• Controller straps: Even though Modeler isn't a highly active experience, we recommend using the controller straps. Not only does this reduce the chance of injury or damaging your property, but during long sculpting sessions it's useful to be able to release the controllers without searching for a place to put them down.
  • Maximize your available area: Sculpting in a larger space is safer and decreases the risks of hitting furniture or valuables with a controller. If you can, try to move furniture and fragile objects away from the VR space so you can focus on sculpting instead of avoiding a disaster.

Although it is not officially supported, it is possible to use Modeler on non-Oculus hardware with Revive. Find out how to configure Revive for Modeler here.


Controls

The controller in your dominant hand is referred to as the tool hand, while the controller in your non-dominant hand is referred to as the support hand. The diagram below shows the standard right-handed controls.


You can learn more about controls in VR here.

How do I swap the controllers?

The controllers default to a right-handed layout, however you can change this in the preferences:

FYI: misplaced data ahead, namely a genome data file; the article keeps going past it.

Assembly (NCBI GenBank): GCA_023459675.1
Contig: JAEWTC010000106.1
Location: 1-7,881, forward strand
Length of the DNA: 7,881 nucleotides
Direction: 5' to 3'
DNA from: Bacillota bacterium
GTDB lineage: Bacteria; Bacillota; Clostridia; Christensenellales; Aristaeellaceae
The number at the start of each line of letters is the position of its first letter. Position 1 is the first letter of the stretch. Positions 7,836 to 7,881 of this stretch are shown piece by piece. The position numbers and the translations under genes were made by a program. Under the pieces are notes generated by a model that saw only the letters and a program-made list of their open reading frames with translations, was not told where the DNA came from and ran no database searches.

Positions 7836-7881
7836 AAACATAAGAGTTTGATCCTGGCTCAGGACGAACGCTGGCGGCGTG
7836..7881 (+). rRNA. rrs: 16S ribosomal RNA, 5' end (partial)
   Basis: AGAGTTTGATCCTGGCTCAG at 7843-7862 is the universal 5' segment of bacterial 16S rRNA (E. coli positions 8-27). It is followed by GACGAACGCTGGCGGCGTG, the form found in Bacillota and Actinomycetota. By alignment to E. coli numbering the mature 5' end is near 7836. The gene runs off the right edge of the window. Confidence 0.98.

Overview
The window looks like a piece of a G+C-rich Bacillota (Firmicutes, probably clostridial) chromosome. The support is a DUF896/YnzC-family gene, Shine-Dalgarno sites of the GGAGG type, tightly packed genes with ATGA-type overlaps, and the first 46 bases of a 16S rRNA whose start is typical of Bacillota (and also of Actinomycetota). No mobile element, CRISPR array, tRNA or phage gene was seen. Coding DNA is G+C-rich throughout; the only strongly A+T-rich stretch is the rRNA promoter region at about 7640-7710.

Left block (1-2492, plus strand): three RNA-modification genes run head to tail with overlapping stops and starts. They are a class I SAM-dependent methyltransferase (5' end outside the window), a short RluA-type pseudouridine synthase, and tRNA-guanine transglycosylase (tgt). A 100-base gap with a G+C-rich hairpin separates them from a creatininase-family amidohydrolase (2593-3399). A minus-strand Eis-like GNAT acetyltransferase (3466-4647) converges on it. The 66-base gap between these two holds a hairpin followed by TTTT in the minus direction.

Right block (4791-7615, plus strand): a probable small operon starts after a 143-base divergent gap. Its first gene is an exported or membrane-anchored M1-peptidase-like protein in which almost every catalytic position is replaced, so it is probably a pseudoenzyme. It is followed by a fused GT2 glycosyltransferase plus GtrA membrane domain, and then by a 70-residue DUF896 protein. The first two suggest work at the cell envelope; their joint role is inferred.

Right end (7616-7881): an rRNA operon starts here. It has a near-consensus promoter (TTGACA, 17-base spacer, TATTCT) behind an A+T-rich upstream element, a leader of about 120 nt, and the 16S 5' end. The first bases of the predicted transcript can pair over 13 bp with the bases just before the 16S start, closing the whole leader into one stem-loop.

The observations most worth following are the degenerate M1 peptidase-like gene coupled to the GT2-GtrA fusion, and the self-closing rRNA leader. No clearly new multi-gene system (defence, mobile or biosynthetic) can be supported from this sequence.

• Use File > Preferences, or shortcut Ctrl + K to open the preferences.
  • Select Spatial from the left side of the Preferences window.
  • Toggle handedness on to use left-handed controls.

Move in 3D

By using Modeler in VR, you exist inside your scene.

There are two ways to navigate the scene:

  1. Physically move your body through the scene.
  2. Use the controller grips to move the scene around you.

Unfortunately learning how to move your body is beyond the scope of this guide, but we'll cover how to use the grips below.

  • Press and hold one of the grips, then move the controller to move the scene. 
  • Press and hold both grips at the same time, then move the controllers towards or away from each other to zoom in or out.

By combining the grip movements, you can navigate the scene very quickly, even while seated.

The Palette 

The Palette is where you can access most of Modeler's tools, actions, and other functionality. To open the Palette, use the lower button on the support hand.